Toronto’s Yonge and Dundas

The northwest corner of the intersect...


One of the most famous streets in Canada is Yonge Street in Toronto. It’s named in honour of Sir George Yonge, a member of the British cabinet in 1793.

Yonge Street was a military road from Lake Ontario to Lake Simcoe planned by Colonel John Graves Simcoe, Lieutenant-Governor of Upper Canada from 1791-1796. It opened on January 29, 1796, and provided a route to Penetanguishene, a naval base on Lake Huron.

Another well-known thoroughfare in Toronto is Dundas Street. It was also a military road, which Simcoe hoped to build all the way from Detroit to Kingston, Ontario. In those days, Detroit belonged to Britain, which was at war with France..  Simcoe, convinced that the United States would help France by attacking Canada, built Yonge and Dundas Streets to enable him to move troops quickly to strategic points.

He was so sure the United States would attack that he moved the capital of Upper Canada from Niagara to Toronto which was farther away from the American border. There was no settlement in Toronto then, except the remains of old French Fort Rouille, built in 1749. Simcoe did not like the Indian name “Toronto” and changed it to “York” to commemorate the Duke of York’s victories in Flanders. It was changed back to Toronto when it became a city in March 1834.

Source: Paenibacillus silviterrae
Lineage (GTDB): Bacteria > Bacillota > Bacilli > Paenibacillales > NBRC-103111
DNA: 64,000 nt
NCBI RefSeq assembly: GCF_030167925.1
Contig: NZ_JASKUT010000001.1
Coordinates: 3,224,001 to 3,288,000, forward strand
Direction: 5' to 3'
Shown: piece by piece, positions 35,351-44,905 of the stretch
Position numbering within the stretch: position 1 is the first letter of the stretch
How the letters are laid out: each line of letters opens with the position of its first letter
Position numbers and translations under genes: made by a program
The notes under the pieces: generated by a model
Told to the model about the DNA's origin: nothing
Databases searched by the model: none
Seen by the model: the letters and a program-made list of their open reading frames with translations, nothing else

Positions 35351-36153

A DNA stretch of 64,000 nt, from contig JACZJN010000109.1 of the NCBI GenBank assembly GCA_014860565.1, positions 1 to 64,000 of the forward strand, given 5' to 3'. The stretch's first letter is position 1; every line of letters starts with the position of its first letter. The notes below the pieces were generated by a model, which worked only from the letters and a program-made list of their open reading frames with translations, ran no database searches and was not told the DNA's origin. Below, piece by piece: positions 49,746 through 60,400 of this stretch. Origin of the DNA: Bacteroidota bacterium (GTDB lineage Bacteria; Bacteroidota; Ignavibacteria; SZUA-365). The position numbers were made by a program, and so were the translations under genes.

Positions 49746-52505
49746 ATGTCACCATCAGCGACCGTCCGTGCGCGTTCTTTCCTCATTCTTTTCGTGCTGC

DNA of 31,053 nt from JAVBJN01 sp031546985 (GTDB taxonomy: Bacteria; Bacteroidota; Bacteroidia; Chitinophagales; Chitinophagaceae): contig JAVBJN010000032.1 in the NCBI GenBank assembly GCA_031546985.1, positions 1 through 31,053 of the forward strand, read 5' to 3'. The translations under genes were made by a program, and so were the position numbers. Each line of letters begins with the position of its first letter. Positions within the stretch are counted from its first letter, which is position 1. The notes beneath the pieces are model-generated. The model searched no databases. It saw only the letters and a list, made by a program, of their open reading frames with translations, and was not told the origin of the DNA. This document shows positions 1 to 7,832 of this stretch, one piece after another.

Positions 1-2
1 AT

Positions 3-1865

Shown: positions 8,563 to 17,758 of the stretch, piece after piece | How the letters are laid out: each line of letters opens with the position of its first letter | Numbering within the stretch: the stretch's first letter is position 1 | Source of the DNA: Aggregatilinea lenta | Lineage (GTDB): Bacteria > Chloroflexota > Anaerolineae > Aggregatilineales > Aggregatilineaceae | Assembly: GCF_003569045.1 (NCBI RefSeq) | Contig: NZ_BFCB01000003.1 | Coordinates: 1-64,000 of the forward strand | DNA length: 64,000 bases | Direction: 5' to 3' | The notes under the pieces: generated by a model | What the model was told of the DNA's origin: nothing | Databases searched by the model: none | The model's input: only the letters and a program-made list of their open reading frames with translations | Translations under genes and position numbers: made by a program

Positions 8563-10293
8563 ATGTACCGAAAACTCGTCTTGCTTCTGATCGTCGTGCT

Simcoe’s activities might have brought the United States into war against Britain in 1794. Acting on instructions from Lord Dorchester, Governor-in-Chief of British North America, Simcoe built Fort Miami near Toledo, Ohio. Its purpose was to prevent the Americans from marching on Detroit. The British Government was horrified because it did not want to be involved in a war with the United States as well as France. Detroit and other posts were returned to the United States on June 1, 1796.


  1. When I began my genealogy work and realized all the connections through Britain, Canada, and the US–it became abundantly clear to me I need to have a better appreciation for our shared histories! Good Post!


  2. That corner has meant a lot to me over the years. I hung out there as a badly behaved teen, went to Ryerson right behind there and had one of my firsts apartments on the next block during the 80s. But I barely recognize it now. Not sure if I love it or not. Maybe I’m just an old fuddy-duddy now who longs for the days when Yonge Street was blocked to traffic during the summers, from Bloor down to Wellington.


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